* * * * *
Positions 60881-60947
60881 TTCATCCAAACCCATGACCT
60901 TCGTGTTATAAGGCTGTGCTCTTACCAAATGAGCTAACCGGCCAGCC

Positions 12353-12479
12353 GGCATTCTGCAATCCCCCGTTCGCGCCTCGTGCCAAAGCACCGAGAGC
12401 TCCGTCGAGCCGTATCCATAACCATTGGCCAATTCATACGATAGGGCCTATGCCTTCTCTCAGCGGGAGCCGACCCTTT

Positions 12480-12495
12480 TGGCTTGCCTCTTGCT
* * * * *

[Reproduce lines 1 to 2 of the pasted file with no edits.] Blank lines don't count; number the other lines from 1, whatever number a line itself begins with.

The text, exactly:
Positions 60881-60947
60881 TTCATCCAAACCCATGACCT